Machining the heart: New predictor for helping to beat chronic heart failure
Researchers from Kanazawa University have used machine learning to predict which classes of chronic heart failure patients are most likely to experience heart failure death, and which are most likely to develop an arrhythmic death or sudden cardiac death.

Heart attacks, heart failure, stroke: COVID-19's dangerous cardiovascular complications
A new guide from emergency medicine doctors details the potentially deadly cardiovascular complications COVID-19 can cause.

Autoimmunity-associated heart dilation tied to heart-failure risk in type 1 diabetes
In people with type 1 diabetes without known cardiovascular disease, the presence of autoantibodies against heart muscle proteins was associated with cardiac magnetic resonance (CMR) imaging evidence of increased volume of the left ventricle (the heart's main pumping chamber), increased muscle mass, and reduced pumping function (ejection fraction), features that are associated with higher risk of failure in the general population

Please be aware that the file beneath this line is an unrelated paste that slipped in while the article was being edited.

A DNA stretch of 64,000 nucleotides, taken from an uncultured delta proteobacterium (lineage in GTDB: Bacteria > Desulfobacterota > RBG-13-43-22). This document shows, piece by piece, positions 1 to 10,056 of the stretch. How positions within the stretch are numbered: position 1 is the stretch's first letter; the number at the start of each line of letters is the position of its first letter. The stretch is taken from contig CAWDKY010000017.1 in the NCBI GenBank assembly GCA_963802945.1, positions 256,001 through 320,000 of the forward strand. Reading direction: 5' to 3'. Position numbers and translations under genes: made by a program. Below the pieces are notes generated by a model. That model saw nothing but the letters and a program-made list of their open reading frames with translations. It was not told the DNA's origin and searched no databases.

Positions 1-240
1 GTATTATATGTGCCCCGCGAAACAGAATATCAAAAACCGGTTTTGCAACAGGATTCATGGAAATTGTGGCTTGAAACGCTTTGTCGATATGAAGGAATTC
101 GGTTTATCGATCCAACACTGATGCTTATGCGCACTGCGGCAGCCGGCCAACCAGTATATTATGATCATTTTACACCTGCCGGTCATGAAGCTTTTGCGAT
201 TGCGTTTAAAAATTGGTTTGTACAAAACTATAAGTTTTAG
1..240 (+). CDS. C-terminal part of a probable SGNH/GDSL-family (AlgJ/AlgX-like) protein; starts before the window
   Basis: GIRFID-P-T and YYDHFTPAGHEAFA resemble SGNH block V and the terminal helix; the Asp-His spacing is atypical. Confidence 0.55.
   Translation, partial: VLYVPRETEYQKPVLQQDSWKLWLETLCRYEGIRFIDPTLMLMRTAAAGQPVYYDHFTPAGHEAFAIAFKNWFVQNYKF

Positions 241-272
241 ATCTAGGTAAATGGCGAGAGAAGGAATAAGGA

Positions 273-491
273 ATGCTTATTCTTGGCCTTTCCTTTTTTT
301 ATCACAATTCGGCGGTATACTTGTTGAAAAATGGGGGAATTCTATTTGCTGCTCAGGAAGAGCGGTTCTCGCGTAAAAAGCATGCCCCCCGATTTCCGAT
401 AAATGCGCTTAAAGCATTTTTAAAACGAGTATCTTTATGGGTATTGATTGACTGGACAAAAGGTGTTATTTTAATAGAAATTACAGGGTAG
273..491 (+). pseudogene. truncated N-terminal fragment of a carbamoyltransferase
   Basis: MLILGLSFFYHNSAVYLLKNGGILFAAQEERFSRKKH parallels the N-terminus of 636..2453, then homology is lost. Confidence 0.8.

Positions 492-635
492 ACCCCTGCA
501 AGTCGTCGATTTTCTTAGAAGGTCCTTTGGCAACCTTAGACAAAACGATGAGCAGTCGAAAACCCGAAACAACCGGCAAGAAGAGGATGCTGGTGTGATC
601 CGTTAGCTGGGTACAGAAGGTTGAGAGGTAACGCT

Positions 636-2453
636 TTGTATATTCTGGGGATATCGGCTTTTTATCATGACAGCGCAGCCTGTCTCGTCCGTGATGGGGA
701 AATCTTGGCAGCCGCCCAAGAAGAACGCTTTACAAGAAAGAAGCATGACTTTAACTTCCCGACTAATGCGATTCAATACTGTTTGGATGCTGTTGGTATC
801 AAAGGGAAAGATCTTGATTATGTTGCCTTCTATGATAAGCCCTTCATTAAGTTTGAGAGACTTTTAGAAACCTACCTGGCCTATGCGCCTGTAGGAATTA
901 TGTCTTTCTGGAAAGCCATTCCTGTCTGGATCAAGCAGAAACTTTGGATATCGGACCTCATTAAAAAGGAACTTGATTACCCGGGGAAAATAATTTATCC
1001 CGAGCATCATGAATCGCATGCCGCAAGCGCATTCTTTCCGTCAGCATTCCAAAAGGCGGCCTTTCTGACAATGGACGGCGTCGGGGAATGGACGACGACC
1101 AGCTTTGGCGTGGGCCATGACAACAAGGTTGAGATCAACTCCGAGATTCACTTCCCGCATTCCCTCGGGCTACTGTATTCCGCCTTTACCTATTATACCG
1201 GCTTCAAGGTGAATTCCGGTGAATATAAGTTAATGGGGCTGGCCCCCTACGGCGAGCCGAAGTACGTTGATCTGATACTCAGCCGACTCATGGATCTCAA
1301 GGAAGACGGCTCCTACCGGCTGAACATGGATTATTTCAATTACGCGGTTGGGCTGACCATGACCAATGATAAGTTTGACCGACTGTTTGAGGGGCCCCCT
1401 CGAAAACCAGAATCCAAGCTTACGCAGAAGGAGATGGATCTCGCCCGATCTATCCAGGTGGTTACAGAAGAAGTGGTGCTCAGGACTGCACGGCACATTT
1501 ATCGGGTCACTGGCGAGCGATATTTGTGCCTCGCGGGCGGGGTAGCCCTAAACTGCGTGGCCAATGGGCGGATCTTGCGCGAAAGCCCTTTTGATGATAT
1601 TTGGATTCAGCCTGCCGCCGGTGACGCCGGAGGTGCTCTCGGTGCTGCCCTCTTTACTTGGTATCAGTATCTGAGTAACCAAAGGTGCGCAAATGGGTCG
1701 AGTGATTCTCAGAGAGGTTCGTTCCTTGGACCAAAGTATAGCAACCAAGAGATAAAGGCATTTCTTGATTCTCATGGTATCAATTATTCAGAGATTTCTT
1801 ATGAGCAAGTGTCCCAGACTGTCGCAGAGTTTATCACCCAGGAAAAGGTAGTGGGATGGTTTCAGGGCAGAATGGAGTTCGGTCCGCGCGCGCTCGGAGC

Transcendental Meditation prevents abnormal enlargement of the heart, reduces chronic heart failure
A randomized controlled study recently published in the Hypertension issue of Ethnicity & Disease found the Transcendental Meditation (TM) technique helps prevent abnormal enlargement of the heart compared to health education (HE) controls.

Beta blocker use identified as hospitalization risk factor in 'stiff heart' heart failure
A new study links the use of beta-blockers to heart failure hospitalizations among those with the common 'stiff heart' heart failure subtype.